Communication is the key to creating a more honest culture and an environment in which there's mutual respect between staff members and employers. However, recent research from CV-Library reveals there are certain questions employees are too afraid to ask their boss.
In the hope of increasing your staff’s satisfaction and retention levels, here are the top five questions UK professionals are nervous to ask and how you can address them to make your workforce feel more comfortable.
“Can I have a promotion?”
Many successfully growing businesses recognise that development opportunities are the key to staff retention. But simply divvying out more responsibilities and training opportunities isn’t enough. To avoid the frustrating dynamic of making staff feel undervalued despite their newly found duties, promotions are a must.
However, 34.6% of UK professionals are scared to ask “can I have a promotion?”, with many afraid of appearing too ambitious. To ensure your workforce is comfortable enough to broach this topic, you must endeavour to maintain an open dialogue with workers about their progress.
A simple way to do this is by scheduling in a regular one-to-one to see what they have on their plates, how they are handling their workload, and their general merriment. Not only will employees become more comfortable talking about awkward topics like promotions, you will be able to easily recognise if your employees rightly deserve a promotion, too.
“Can I have a pay rise?”
Like promotions, money talks are still considered a taboo subject by many. And while employees might discuss their earnings amongst each other, it’s still an awkward talking point between worker and employer, with 63.6% fearing to ask the dreaded question: can I have a pay rise?
But if anything this should be the other way around, with employees feeling able to talk to their employer about their salary: a fundamental aspect of their role.
To make sure your employees feel comfortable approaching this subject, schedule in annual pay reviews. This ensures any issues with salary can be addressed in good time, to avoid staff looking for better pay checks elsewhere.
“Can I work more flexible hours?”
Recent research suggests that a massive 87% of the UK’s full-time workforce either currently work flexibly or would like to do so. But some employers are failing to embrace the flexible working revolution, refusing to budge from the traditional nine-to-five work day. As a result, it is unsurprising that 32.7% of UK workers are afraid to ask their employers if they can work more flexible hours.
But flexible working has a range of significant benefits for both you and your staff, with work/life balance and productivity leading the way. So, do not underestimate the lure of this seemingly frivolous workplace perk.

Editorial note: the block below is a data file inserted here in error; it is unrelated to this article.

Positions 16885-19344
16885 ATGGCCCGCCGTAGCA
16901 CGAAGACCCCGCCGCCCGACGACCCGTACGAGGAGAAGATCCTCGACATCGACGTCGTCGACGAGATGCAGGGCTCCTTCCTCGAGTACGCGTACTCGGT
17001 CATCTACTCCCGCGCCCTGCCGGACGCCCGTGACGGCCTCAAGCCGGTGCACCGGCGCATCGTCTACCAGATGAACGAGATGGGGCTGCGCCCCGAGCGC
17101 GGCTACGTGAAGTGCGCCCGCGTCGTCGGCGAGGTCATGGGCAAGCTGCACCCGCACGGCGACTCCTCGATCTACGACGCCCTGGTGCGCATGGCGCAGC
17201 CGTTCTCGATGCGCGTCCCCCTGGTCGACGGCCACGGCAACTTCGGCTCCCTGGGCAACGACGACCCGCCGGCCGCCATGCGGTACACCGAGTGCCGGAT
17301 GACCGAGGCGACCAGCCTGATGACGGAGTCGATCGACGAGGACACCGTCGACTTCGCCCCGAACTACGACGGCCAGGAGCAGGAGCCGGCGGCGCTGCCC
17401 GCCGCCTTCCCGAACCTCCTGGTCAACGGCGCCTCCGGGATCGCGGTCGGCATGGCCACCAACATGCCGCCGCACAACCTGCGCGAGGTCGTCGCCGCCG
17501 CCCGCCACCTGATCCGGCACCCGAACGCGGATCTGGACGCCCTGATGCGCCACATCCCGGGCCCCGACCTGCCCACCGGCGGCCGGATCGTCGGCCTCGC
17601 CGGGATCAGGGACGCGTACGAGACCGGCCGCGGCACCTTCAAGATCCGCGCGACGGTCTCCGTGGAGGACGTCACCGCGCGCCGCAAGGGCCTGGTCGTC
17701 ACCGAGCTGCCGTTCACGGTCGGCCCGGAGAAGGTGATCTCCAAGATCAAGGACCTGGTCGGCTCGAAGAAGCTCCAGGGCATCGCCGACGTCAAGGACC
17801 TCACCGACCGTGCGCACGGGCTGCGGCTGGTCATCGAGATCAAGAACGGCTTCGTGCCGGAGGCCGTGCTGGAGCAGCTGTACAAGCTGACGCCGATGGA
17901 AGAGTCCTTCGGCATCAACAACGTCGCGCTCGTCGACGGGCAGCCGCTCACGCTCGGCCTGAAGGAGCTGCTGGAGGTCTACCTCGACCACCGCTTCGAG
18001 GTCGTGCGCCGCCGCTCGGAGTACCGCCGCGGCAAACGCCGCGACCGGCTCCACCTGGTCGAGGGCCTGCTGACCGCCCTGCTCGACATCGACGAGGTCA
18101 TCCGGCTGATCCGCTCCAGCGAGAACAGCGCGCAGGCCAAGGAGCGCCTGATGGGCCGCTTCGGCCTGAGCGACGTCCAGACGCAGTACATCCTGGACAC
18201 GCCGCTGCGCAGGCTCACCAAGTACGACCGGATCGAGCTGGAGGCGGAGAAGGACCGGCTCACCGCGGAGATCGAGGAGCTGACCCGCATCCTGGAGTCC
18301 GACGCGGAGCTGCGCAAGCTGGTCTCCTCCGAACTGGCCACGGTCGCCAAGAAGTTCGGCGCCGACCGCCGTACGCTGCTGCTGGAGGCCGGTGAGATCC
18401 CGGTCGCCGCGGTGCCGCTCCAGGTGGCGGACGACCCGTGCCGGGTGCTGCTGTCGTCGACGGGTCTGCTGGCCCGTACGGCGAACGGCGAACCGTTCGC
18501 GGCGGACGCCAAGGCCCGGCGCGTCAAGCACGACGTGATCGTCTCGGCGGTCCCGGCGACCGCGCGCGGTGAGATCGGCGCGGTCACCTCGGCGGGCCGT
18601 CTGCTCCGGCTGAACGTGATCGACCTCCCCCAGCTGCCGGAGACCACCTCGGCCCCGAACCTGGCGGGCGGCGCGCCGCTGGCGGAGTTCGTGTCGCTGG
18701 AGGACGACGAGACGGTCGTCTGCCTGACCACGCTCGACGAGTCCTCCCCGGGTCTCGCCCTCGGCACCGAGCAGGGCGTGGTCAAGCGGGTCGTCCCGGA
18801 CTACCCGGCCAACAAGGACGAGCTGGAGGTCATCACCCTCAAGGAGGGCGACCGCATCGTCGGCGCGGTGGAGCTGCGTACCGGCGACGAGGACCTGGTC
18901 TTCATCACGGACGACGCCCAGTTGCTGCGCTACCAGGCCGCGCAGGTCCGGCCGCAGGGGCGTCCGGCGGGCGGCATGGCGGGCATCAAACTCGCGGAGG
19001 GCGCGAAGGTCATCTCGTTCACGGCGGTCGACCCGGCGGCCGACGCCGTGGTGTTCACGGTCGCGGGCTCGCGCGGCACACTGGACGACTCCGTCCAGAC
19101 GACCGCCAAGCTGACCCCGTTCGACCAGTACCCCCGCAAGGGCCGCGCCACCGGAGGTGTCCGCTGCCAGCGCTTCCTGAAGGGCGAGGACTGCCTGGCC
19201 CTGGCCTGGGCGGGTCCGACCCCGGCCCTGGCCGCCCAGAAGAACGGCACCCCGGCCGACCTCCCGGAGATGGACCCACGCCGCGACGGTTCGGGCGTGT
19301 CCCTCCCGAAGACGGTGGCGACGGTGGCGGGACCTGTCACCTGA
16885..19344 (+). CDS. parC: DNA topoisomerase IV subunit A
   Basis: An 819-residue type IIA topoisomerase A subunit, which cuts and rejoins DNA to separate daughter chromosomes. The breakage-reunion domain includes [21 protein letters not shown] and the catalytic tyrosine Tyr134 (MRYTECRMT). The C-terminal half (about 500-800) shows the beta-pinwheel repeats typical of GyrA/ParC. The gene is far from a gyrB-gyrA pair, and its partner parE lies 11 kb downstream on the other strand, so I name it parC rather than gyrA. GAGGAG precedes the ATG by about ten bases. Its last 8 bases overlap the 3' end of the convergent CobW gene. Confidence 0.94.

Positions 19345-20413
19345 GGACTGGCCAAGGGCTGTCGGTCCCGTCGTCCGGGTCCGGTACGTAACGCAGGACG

Since working nine to five is no longer a way to make a living, ensure that you are open to reasonable requests around flexitime and familiarise yourself with the process of making a statutory application. You are likely to increase your staff satisfaction and retention levels as a result.
“Can you help me with a task?”
Over a quarter (27.6%) of employees are too embarrassed to ask more senior members of staff for help as they do not want to raise suspicion about their ability to perform or waste your time. But this can do more harm than good for both parties.
Embracing an open-door policy where employees are able to ask you anything, no matter how obvious or awkward the questions may seem, is the key to avoiding potential issues with employees’ workloads, stress levels and business deadlines.
Plus, if one worker feels like they cannot ask you something, it is likely others feel the same. Therefore, keep an open door to sidestep a potentially uncomfortable working environment for all.
“Can I take some time off?”
Some businesses are taking the plunge to offer their staff unlimited holiday entitlement. And yet, while these companies trust their employees to manage their workload and structure their time efficiently, 26.4% of UK professionals are still afraid to ask their employers for time off work.
Be prepared to listen to your employees’ holiday requests and bear in mind that there is likely to be an important reason behind it - especially if a day’s leave comes out of a capped allowance.
That is not to say you should always ask the reason for leave before you grant the holiday though. Trust that your hardworking employees are taking all the holidays they are entitled to and for the right reasons, and you’ll find that your staff will be able to talk to and confide in you more easily.
About the author
Laura Slingo is Digital Copywriter for the UK’s leading independent job board, CV-Library.